From a rodeo queen competitor interviewed on KQED’s “California Report”, October 23:
(1) It’s sort of depressing when you haven’t won many times, again, again.
The intended reading of “you haven’t won many times” is not one in which negation has scope over the quantifier many —
(1a) ‘it’s not the case that you have won many times’
(a reading that mirrors the ordering of the negator and the quantifier in (1) — but one with the quantifier scoping over negation:
(1b) ‘there are many times when you haven’t won’
In fact, (1) might be understood as implicating something stronger than (1b), namely that there aren’t any times when you have won, an understanding that’s encouraged by “again, again”: you keep on failing to win, time after time.
Here’s a case that follows Kilpatrick’s Rule (KR), which prescribes the scoping of a quantifier over negation. KR is so called from James J. Kilpatrick’s insistence that the headline
(2) Mass Transit Not an Option for All Drivers
must mean that mass transit is an option for no drivers (‘for all drivers, mass transit is not an option’), though this is clearly not what the headline writer intended.
Mark Liberman mused on KR on Language Log (here, here, and here), disputing Kilpatrick’s claim, as did Neal Whitman and Jan Freeman. All three writers maintained that wide-scope negation was by far the most natural reading for examples like (2), and Mark provided a pile of examples, from a variety of respected writers over the centuries, in which negation scopes over the quantifier all, and he hadn’t found any examples with the other scoping.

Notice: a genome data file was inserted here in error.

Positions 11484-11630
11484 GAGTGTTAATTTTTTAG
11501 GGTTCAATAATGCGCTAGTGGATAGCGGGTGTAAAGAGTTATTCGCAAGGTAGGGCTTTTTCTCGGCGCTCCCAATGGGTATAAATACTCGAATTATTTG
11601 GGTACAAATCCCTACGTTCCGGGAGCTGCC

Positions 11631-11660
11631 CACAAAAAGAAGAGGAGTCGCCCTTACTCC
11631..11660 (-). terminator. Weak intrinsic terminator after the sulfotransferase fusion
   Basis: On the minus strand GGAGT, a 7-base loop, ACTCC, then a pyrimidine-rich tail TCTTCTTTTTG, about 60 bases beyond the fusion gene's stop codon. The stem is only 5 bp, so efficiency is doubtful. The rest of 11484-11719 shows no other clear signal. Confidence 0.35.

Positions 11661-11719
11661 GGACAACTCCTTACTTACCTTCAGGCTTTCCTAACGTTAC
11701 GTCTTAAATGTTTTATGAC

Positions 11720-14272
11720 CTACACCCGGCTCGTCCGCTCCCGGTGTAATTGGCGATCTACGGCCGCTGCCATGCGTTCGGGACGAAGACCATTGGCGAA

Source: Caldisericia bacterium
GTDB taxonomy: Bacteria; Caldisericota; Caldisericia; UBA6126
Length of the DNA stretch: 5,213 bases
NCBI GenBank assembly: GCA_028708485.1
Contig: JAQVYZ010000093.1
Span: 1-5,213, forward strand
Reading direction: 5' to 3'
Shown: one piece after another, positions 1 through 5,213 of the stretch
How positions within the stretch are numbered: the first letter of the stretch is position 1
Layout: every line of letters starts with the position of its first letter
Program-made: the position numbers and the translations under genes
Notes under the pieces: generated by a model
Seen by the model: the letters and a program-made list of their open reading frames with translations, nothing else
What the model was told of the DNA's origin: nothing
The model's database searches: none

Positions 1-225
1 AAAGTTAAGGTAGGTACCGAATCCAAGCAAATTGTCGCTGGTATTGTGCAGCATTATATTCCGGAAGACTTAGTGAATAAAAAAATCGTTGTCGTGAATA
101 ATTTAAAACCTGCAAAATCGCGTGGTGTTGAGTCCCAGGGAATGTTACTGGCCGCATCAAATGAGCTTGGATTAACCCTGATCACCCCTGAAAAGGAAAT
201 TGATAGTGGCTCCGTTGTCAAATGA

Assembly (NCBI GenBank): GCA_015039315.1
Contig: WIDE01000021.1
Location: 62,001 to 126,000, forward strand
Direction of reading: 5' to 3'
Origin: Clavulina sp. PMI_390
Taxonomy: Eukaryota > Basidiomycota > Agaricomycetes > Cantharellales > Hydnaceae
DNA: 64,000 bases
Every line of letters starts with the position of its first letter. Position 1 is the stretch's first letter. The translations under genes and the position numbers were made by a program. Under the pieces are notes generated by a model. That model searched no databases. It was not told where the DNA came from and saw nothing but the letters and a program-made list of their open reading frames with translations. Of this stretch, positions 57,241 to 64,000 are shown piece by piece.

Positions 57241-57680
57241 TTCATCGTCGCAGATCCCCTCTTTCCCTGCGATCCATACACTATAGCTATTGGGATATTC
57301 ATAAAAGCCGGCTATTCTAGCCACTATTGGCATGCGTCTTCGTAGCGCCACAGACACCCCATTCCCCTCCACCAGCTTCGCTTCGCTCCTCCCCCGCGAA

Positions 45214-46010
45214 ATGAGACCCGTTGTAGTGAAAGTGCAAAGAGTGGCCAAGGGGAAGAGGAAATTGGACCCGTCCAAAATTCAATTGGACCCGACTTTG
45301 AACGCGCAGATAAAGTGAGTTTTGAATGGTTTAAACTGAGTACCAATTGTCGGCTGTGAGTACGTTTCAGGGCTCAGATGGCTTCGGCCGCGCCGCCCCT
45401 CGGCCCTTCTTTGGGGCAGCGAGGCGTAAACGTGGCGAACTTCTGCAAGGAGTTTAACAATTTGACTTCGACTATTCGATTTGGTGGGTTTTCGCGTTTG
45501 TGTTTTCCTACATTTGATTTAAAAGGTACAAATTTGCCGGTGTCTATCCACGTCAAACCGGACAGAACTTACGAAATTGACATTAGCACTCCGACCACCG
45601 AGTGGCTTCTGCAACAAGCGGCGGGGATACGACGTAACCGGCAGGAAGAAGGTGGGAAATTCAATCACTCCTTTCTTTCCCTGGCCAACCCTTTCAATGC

In fact, it’s not hard to find examples with wide-scope negation where the quantifier all precedes (rather than follows) a negative element, as this case from Nicholas Kristof (“More Troops Are A Bad Bet”, NYT op-ed piece of 9/22/09):
… there are some first-rate commanders on the ground who cooperate well with local Pashtun leaders. That creates genuine stability. But all commanders cannot be above average, and a heavier military footprint almost always leads to more casualties, irritation and recruitment for the Taliban.
The reading here is ‘it’s not the case that all commanders can be above average; not all commanders can be above average’, not ‘for all commanders, they cannot be above average; no commanders can be above average’.
But (1) has the quantifier many, not all, and the two quantifiers work somewhat differently. Indeed, the difference between the readings (1a) and (1b) is subtle — even more so for (2′) (cf. (2)):
(2′) Mass Transit Not an Option for Many Drivers
‘not many drivers have mass transit as an option’ or ‘for many drivers, mass transit is not an option’.